How does a theology professor devote her practice during a pandemic?

By: Melanie Roberts


Not all answers are found in a theology book or echoing through a zoom call. Some of it requires a greater reconfiguration of finding ways to reconnect with people that used to be accustomed to everyday interactions. For theology professor and Roman Catholic theologian Amanda Quantz, answers for her students come in a multitude of ways during the coronavirus pandemic and switching to all online classes on March 23rd. The shutdown of the University of Saint Mary left the college experimenting with the internet and video chat to find creative ways to teach students.

For some self-isolation is a new reality, for Dr. Quantz, she describes this new way of life that people are experiencing as monasticism. The theology professor has been teaching her students who are now disbursed around the country, the way of living a religious and isolated life from the rest of the world for decades. The answers we are looking for are not always embodied immediately. She is reconfiguring being a theologian in the world today to support her students during this challenging and pending time.


Saint Mary has felt like home since the first day Dr. Quantz arrived, and she wants her students to feel that same welcoming environment, like a neighborhood, wherever they may be. Before COVID-19, her office was her home in the neighborhood. The close-knit community has spread amongst the world and is virtually holding onto a stitch that keeps them together. For Dr. Quantz, God is the stitch that always keeps her connected to her work as theology and pastoral ministry professor. The San Francisco native herself fell in love with theology at nineteen years old and never looked back. The challenges she faced earning her bachelor’s degree in Religious Studies from the University of San Diego is what helped her dive deeper into what was calling her and becoming a Child of God.

The impact of COVID-19 has been a challenge for everyone around the world. The timeline below shows the effect of the virus that spread to the United States and then quickly changed the university learning environment and community. After the announcement of Saint Mary going online for the rest of the spring semester, the days following this problematic news, Dr. Quantz came to harmony with her feelings after reading the poem, Pandemic by Lynn Ungar. What stood out to her where the lines “center down” and “reach out with your heart.” She went on to discuss how these two lines have influenced her approach of tackling this challenge her students and community are facing. “At the heart of my approach, I am listening to the ear of my heart for what they need,” Dr. Quantz said on a phone interview.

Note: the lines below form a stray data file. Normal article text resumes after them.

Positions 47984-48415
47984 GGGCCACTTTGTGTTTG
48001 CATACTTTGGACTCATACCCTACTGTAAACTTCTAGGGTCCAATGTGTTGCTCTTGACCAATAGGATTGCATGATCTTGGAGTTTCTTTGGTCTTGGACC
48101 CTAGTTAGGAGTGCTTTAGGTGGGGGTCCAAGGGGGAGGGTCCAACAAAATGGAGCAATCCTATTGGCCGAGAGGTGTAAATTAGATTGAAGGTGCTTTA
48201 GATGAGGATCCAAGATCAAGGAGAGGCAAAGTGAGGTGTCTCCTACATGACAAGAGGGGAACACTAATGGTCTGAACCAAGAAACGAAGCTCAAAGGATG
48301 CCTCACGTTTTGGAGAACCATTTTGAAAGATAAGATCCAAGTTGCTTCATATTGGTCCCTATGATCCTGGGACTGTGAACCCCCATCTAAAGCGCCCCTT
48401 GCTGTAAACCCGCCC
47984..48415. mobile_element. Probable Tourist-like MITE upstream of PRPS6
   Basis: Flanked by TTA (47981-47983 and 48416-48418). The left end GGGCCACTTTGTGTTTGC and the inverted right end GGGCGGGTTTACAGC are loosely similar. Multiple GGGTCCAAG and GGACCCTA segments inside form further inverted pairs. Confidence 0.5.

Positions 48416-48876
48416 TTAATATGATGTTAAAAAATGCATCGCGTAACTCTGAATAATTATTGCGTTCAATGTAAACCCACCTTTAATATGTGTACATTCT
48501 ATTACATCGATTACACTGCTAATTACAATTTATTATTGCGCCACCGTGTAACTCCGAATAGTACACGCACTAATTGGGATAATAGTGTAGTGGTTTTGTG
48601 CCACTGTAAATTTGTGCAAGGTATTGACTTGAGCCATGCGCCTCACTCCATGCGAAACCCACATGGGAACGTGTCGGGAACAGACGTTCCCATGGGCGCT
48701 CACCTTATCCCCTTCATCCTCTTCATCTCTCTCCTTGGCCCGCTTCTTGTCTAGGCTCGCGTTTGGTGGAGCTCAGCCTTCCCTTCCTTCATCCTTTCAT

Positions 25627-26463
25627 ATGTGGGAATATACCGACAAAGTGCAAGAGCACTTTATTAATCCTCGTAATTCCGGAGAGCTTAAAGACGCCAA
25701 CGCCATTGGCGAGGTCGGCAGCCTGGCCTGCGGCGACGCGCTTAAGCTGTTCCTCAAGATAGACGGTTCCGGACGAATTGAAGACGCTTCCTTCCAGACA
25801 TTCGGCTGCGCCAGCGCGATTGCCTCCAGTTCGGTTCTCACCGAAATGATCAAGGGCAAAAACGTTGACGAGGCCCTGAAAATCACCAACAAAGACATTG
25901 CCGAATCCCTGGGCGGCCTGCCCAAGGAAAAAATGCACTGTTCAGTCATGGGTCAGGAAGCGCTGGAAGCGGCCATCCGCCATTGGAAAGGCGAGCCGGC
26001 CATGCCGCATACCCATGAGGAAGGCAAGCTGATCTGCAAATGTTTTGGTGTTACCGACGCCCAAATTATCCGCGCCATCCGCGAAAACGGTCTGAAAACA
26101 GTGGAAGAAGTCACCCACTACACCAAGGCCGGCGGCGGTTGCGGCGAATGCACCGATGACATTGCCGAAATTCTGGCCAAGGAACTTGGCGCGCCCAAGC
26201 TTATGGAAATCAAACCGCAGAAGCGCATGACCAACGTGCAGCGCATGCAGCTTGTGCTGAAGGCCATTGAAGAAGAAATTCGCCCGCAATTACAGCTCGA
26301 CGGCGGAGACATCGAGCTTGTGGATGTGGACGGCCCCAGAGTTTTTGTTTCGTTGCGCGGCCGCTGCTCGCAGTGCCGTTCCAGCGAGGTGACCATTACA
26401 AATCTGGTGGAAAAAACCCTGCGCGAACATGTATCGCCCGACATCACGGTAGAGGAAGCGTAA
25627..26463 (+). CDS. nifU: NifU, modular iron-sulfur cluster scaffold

Timeline for Featur Story

Each day, Dr. Quantz is digging deeper to help her students find what it is they need during this time. Her pursuit to help her students is built with the same approach has monasticism. The monastic quest is one that involves ora et labora, Latin for “prayer and work.” The Doctor of Philosophy of Theology and Visual Arts from the University of Toronto realizes that she holds the space for her students, whether that’s in the classroom, her office, or virtually through zoom.

Picture of William Bart taken by Clayton Steward.

In the poem, Pandemic, the lines “know that our lives are in one another’s hands,” is similar to how junior Pastoral Minister and Theology major, William Bart feels about the virus and the significant challenges he has faced in the classroom. “Today’s environment isn’t the same as sitting with your peers and doing the work. However, we are still able to accomplish the things we need to by God’s enduring grace.”

During a time of uncertainty, the flooded feeling of the unknowns is enormous for some students. I am a senior facing the unknowns of the real world after graduation, but now the added weight of the world being shut down by a virus. The flexibility and awareness Dr. Quantz has for her students are real. I have witnessed it; I was a student in two of her theology classes and partaken in pastoral ministry activities. Now more than ever is the time to lean into the Lord. Weekly, I have been attending virtual centering prayers that Dr. Quantz has invited me to. These moments allow me to think on a deeper spiritual level and have helped me during this uncertain time.

As the future approaches, we ask ourselves, will the world recuperate?

Although the answer to what is happening to the world may not be embodied immediately, God is still listening. “Jesus is always up to something,” said Dr. Quantz.

Together, the one recuperation we all can make during this time is the connection with one another. “Touch only those to whom you commit your life,” from the Pandemic poem. Being quarantined, we can’t touch anyone. Instead, we are touching each other’s lives in different ways than ever before.

Melanie Roberts is a Senior at the University of Saint Mary studying Digital Communications.